So many Donald Trump lawyers in the news! What’s the deal? What do they all do? Let’s run it down.
• Jay Sekulow and friends. An experienced appellate litigator who has argued numerous cases before the Supreme Court on behalf of conservative causes, Sekulow is also a known hustler whose side gigs include radio hosting and running nonprofit organizations that pay him and his family members huge salaries. He represents Trump on Russia and Mueller matters as well. It seems his main role is as a spokesman and media surrogate, though the Daily Beast and Politico have reported that four attorneys who’ve been involved in Sekulow’s activist work are helping him on the Trump case, which could suggest more substantive contributions, though only one of the four appears to have a background in criminal work.
• Joseph diGenova and Victoria Toensing. White-collar defense attorneys and former federal prosecutors who are married and own a firm together. Sekulow announced March 19 that diGenova had been hired to become part of Trump’s Mueller defense team, perhaps because POTUS saw him on Fox News claiming that the entire Russia investigation is a frame-up, and Toensing was reportedly set to come on board as well. But this weekend Sekulow backtracked, explaining that diGenova and Toensing would not be able to work on the Russia case because of the potential conflicts of interest created by their firm’s past work representing other Mueller witnesses. CNN adds, for what it’s worth, that its sources say “the President … was not convinced [diGenova and Toensing] are right for the legal jobs” and that diGenova was hired “to engage with the media,” so it’s not clear how much nuts-and-bolts work they would have actually ended up doing anyway.
• Ty Cobb. Cobb is also a veteran white-collar defense lawyer who’s working exclusively on the Mueller case. He’s employed by the White House, though, rather than Trump personally, which means his professional obligation is to defend the legal prerogatives of the executive branch rather than to worry about Trump’s potential criminal liability as an individual. (Recall that the Mueller investigation concerns a number of events that took place before Trump was inaugurated.) Cobb also appears to be handling the responses of other White House staffers to Mueller’s inquiries.
• Don McGahn. He’s the head of the White House Counsel’s Office, so his orientation is the same as Cobb’s, but he doesn’t work exclusively on Mueller issues because he’s also responsible for jobs like reviewing legislation and overseeing the nomination of judges. McGahn reportedly talked Trump out of firing Mueller in June.
• Marc Kasowitz. Kasowitz was Trump’s lead lawyer on Mueller matters but was demoted after being caught calling a random (male) stranger a “bitch” in a threatening late-night email. He still represents Trump in the suit brought by Apprentice contestant Summer Zervos, who accused Trump of sexually assaulting her and then sued for defamation when Trump said that she (and the rest of his accusers) were fabricating their stories. There have been reports that Kasowitz is in line to resume his role in the Mueller case now that Dowd is gone; as Ian Millhiser notes, though, Kasowitz’s career has largely involved corporate financial litigation, not criminal defense.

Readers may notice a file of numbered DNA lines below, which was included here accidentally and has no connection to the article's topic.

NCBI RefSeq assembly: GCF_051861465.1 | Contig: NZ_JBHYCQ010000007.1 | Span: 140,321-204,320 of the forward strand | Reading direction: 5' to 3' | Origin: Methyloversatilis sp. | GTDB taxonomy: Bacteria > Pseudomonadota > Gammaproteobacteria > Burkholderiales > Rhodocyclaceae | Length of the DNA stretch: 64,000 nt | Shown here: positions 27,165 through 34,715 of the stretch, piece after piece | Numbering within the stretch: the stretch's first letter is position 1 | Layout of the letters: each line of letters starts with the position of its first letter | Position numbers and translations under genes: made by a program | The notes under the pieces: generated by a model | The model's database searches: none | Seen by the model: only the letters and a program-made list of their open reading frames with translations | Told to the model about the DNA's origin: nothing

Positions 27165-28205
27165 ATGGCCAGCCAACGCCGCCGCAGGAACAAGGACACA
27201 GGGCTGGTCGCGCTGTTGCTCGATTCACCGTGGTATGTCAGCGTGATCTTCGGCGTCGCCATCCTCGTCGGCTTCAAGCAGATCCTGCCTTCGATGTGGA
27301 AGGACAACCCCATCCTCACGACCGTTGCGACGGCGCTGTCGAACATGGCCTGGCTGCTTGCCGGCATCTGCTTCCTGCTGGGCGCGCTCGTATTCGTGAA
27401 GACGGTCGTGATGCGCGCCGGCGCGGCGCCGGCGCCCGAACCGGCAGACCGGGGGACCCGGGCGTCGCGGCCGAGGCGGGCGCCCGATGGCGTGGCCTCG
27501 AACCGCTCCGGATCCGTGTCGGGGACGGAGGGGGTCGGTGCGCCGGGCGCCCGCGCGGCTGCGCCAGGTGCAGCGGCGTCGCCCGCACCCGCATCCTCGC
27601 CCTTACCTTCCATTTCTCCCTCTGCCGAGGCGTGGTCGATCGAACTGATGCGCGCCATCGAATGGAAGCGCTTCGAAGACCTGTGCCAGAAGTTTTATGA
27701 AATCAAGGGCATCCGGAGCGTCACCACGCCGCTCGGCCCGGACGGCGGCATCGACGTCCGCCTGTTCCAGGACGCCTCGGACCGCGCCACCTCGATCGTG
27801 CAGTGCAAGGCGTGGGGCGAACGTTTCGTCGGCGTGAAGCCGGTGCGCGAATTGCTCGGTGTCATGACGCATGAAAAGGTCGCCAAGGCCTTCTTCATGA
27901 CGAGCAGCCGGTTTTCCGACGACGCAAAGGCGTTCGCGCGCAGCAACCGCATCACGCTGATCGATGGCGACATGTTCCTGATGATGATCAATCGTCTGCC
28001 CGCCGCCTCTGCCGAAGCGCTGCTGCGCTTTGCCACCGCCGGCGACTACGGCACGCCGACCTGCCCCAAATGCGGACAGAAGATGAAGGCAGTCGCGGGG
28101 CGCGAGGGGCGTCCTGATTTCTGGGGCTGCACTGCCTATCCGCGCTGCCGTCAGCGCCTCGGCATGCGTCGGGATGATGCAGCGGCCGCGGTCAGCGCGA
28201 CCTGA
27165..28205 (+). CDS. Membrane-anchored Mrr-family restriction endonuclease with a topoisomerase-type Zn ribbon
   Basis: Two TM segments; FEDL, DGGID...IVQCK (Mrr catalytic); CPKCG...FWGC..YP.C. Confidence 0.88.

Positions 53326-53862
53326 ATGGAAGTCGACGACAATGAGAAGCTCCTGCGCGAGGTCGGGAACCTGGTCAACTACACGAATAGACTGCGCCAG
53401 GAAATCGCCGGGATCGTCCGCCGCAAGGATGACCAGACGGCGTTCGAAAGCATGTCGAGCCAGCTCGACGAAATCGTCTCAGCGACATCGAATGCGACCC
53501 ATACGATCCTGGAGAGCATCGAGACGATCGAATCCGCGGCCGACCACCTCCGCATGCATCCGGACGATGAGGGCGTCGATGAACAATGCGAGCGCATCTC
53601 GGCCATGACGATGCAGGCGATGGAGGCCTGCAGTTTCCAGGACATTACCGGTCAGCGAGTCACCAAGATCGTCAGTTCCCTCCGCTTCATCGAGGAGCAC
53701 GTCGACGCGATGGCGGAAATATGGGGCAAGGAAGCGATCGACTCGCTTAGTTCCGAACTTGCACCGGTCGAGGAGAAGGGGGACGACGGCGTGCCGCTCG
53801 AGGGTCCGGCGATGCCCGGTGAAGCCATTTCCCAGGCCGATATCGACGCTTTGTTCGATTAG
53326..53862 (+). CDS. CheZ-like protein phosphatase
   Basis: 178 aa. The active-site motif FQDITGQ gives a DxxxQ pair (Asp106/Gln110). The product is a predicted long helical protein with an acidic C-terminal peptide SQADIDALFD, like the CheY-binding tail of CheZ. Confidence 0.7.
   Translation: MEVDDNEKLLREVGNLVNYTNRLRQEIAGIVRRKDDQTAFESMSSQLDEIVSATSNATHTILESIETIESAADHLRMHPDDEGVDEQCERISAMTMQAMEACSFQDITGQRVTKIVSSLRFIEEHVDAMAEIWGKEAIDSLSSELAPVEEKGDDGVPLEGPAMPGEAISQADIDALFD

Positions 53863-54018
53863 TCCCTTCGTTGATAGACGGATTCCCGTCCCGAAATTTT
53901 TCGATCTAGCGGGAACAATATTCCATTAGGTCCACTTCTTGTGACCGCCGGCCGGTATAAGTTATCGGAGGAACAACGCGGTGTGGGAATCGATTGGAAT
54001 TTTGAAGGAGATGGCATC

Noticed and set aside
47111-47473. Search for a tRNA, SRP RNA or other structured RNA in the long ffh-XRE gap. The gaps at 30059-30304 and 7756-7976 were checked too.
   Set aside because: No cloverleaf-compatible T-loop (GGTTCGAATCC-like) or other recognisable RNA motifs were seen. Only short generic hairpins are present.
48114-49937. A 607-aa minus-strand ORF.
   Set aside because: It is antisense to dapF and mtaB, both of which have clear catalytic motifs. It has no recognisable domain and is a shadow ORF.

• Michael Cohen. The longtime top legal figure at the Trump Organization, Cohen has been in the news recently for his role in litigation involving Stormy Daniels and Karen McDougal, who say they had sexual affairs with Trump while he was married to Melania Trump. Daniels said on 60 Minutes Sunday that she was threatened physically in 2011 by an individual who told her not to make her alleged affair with Trump public; she and her new lawyer also say that she felt “intimidated” by Cohen into signing recent statements recanting her past claims to the affair. (Cohen denies ever threatening Daniels or employing anyone to do so.) A similar accusation has been made by McDougal, a former Playboy model who says Cohen collaborated with her former lawyer to convince her to sign a nondisclosure agreement under false pretenses.
• Jill Martin. A Trump Organization lawyer whose name appears on paperwork related to the Daniels case, which is noteworthy because Cohen has claimed that “neither the Trump Organization nor the Trump campaign was a party to the transaction with Ms. Clifford.”
Donald Trump is surrounded by an impressive number of attorneys whose jobs consist largely of defending him from the consequences of reckless personal and professional activities that date back more than a decade. He nonetheless regularly still behaves in ways that put him at further legal risk. His attempt to hire diGenova on the basis of bombastic Fox News appearances, and his apparent endorsement of Cohen’s aggressive legal response to Stormy Daniels, suggest moreover that Trump wants his lawyers to be reckless too. It’s a strategy that has, frankly, worked fine for him so far—he is, after all, the president. Some recent reports say this attitude is making it hard for him to find a top-flight replacement for Dowd; Trump currently doesn’t appear to have a qualified white-collar-crime attorney working for him in a regular capacity despite being the main subject of the highest-profile criminal investigation in the world. Whether this cavalier approach will ever precipitate a comeuppance is, really, the big question not just of Trump’s legal position but of his entire life.